Partial regression of large anterior scleral staphyloma secondary to rhinosporidiosis after corneoscleral graft - a case report

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Authors: Elaine Fiod Costa, Luciano Moreira Pinto, Marcos Adriano Garcia Campos, Thais Mota Gomes and Gyl Eanes Barros Silva
Date: Feb. 27, 2018
From: BMC Ophthalmology(Vol. 18, Issue 1)
Publisher: BioMed Central Ltd.
Document Type: Clinical report
Length: 1,627 words

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Author(s): Elaine Fiod Costa1 , Luciano Moreira Pinto2 , Marcos Adriano Garcia Campos1 , Thais Mota Gomes1 and Gyl Eanes Barros Silva1


Rhinosporidiosis is a rare chronic infection of the mucous membrane that is caused by the Rhinosporidium seeberi, a microorganism of Mesomycetozoa clade. The common sites affected are nose and nasopharynx, although it may also be present on the eye, ear and even genitalia in both sexes. Approximately 15% of cases of rhinosporidiosis are ocular, and the tarsal conjunctiva is the most common site of infection followed by bulbar conjunctiva, lid, the lacrimal gland, and sclera. [1] The presumed mode of infection is from the aquatic habitat through traumatized epithelium. The disease is worldwide but endemic in Africa and Asia, and most frequent in south India and Sri Lanka. [2] However, sporadic occurrence of the ocular form has been reported in America, particularly United States and Canada. [3, 4]

Bulbar oculosporidiosis represents about 12.4% of the cases and usually presents as polypoidal and vascular masses that bleed even upon touch. The definitive diagnosis is made by microbiological scrapings and histopathological examination of resected tissues. Scleral melting associated with bulbar conjunctival rhinosporidiosis is rare, there have been only 11 cases of scleral melt and staphyloma formation reported in the literature. [1, 5-10] This report describes the partial regression of one of the largest scleral ectasia related to oculosporidiosis infection after a corneoscleral tectonic graft.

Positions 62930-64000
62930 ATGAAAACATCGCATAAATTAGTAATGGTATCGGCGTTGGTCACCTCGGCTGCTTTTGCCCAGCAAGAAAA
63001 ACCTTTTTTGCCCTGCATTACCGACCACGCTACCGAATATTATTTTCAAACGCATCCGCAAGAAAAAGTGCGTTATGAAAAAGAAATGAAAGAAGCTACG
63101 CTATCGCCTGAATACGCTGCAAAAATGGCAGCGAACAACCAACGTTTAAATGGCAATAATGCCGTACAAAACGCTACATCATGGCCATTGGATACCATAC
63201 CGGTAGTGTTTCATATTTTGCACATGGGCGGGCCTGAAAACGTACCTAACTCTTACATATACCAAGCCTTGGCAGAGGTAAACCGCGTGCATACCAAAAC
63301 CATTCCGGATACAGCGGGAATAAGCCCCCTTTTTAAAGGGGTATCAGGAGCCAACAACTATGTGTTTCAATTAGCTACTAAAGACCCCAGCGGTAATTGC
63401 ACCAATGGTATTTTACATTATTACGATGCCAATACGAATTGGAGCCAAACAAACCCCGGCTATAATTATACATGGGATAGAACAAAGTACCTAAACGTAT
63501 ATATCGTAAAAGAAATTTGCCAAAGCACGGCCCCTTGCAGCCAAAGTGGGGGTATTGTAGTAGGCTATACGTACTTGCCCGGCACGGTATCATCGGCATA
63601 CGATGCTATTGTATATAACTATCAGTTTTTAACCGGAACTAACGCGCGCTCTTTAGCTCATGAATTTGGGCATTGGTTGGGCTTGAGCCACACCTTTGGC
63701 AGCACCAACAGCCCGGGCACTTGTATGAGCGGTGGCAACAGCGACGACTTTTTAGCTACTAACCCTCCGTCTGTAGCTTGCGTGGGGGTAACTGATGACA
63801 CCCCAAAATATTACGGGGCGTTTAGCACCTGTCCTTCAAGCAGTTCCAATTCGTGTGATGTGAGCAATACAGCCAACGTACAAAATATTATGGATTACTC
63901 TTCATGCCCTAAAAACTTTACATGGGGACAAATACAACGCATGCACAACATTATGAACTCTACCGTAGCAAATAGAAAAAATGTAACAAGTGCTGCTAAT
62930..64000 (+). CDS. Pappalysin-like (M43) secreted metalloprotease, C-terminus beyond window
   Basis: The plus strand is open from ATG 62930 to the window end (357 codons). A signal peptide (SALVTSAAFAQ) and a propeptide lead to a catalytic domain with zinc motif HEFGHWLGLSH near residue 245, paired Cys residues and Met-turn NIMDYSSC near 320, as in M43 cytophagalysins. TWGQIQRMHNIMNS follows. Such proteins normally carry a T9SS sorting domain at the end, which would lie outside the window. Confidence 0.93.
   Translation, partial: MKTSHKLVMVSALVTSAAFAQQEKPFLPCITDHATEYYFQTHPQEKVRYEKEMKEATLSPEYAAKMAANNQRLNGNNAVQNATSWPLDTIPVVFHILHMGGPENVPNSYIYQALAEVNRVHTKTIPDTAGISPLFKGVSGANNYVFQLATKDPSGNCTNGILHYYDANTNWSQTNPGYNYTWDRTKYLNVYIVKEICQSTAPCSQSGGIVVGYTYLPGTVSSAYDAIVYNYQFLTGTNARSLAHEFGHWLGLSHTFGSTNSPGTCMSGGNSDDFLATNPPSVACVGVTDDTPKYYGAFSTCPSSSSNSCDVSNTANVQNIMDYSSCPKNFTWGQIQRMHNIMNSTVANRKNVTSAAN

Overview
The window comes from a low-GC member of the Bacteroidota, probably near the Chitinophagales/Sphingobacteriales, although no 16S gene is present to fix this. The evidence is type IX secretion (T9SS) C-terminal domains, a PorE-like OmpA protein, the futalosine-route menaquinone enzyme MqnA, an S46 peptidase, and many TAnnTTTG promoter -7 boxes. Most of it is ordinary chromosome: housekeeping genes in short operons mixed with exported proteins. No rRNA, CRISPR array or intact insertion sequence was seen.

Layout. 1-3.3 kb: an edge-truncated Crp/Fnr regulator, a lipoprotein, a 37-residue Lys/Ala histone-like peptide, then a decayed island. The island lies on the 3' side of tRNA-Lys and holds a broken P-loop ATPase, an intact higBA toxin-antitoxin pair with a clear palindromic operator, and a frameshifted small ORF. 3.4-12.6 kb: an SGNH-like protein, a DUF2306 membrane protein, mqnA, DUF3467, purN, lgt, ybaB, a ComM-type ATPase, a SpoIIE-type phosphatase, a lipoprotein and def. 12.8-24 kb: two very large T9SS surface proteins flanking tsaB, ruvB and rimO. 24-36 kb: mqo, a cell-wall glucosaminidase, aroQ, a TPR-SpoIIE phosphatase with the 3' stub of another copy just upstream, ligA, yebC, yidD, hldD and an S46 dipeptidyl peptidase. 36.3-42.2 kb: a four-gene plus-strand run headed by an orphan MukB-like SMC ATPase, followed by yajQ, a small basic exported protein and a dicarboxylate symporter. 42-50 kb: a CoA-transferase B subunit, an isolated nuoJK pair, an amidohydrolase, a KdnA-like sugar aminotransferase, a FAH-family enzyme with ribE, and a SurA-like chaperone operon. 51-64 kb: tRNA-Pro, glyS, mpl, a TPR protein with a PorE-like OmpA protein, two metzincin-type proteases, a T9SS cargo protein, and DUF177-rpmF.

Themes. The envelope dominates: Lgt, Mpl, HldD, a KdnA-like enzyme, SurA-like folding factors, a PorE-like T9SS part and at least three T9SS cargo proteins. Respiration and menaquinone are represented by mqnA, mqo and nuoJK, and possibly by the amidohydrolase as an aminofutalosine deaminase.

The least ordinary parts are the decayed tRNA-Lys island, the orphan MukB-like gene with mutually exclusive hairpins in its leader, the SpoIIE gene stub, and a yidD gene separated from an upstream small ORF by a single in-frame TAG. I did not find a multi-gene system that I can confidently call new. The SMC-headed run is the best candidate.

Case presentation

A 13-year-old girl from Presidente Juscelino, Maranhão, Brazil with recurrent episodes of irritation, bleeding and watering of the OS for the past 3 years (Fig. 1). She exhibited pain and a progressively increasing mass in the upper nasal area above her left cornea for 2 years. She often swims in ponds and rivers. There was no history of trauma, epistaxis, close contact with animals, or similar masses elsewhere in the body. No contributory medical illnesses were found during the investigation.

Fig. 1:

Timeline of diagnosis, interventions and outcomes [end caption]

On examination, uncorrected Snellen visual acuity was 20/20 in OD and the best-corrected visual acuity was 20/20 in OS with a - 4.75-diopter cylinder at 120 degrees. In OD, slit-lamp biomicroscopy, intraocular pressure and fundus examination were normal. In OS, an oval, bluish swelling measuring 10 x 10 mm and 5 mm in height was seen in the equatorial area of the upper nasal quadrant. There was congestion of the overlying conjunctival and episcleral vessels. Slit-lamp biomicroscopy...

Source Citation

Source Citation
Costa, Elaine Fiod, et al. "Partial regression of large anterior scleral staphyloma secondary to rhinosporidiosis after corneoscleral graft - a case report." BMC Ophthalmology, vol. 18, no. 1, 27 Feb. 2018. Accessed 18 Oct. 2021.

Gale Document Number: GALE|A529240253